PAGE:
Blue Sapphire

I am a lapsed Nonconformist, the grandson of a Christian Socialist minister, brought up to approach religion and ethics from a rational Enlightenment perspective. I am embarrassed to confess that I was taught to be suspicious of High Anglicans and Roman Catholics. During my adult life I have explored atheistic humanism, teachings of the Medicine Wheel, Chan Buddhism, Taoist philosophy and deep ecology. While I struggle with the notion of a transcendent God, I accept that whatever we take as sacred and divine is immanent in the universe and the Earth in which we live. Given this personal background, I find it curious that I have been deeply engaged in study of a book about the Desert Fathers, written by a professor of theology at a Jesuit academy.

Douglas Christie offers us a long and scholarly book, but one that I have found both inspiring and challenging. He draws on the experience and practice of the ascetics, hermits and monks known as the Desert Fathers (although there were women among them too) in the third and fourth centuries after Christ, showing how their contemplative disciplines took them between inner and outer landscapes in search of a consciousness of the whole of creation. While often expressed in terms of “living in the presence of God”, which can sound strange to modern and non-theist ears, Christie shows how they were also expressing a sense of the limitless beauty and vitality of the natural world and of the deepened, even transcendent, awareness of the self that accompanies this. He shows how this “contemplative ecology” finds echoes in modern environmental writers and has relevance for our work and lives today.  Contemplative ecology, he writes, “can best be understood as an expression of the diverse and wide-ranging desire emerging within contemporary culture to identify our deepest feelings for the natural world as part of a spiritual longing.”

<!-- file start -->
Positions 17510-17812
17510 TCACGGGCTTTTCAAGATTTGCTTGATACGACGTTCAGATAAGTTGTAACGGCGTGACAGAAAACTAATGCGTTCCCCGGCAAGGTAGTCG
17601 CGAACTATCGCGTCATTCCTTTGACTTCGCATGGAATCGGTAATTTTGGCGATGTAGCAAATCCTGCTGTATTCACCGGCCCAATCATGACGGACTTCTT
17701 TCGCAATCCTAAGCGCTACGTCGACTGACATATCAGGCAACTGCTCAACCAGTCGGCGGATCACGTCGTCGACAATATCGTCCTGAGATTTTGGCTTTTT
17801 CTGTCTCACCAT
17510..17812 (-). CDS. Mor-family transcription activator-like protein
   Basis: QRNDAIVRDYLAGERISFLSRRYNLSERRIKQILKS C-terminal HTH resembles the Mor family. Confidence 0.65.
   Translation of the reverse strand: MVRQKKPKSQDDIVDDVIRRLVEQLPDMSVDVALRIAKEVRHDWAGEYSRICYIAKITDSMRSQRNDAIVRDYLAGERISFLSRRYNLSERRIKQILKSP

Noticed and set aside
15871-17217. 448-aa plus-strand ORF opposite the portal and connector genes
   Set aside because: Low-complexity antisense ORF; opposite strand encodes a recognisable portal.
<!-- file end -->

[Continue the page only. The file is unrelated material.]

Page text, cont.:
The current movement for the “greening of religion” is not just about the current ecological crisis; rather, the faith traditions are deepened when conceived of as more intimately related to the living world. And in parallel “a full and adequate understanding of ecology requires the integration of spiritual insight and practice,” so that scientific understanding is placed in its full context, to include “human emotions, reason, imagination, and yes, soul.”

Christie’s argument is that the quality of awareness that enables us to engage with the beauty, significance and fragility of the natural world is essentially mysterious.  It requires an inner attention to that which the contemplatives experienced as their “demons” but that we moderns understand as our ego attachments, our sense of self-importance, our fragmented selves.  And it requires an outer attention, a willingness to notice everything as part of a sacred whole. All this requires disciplined practice and is profoundly challenging.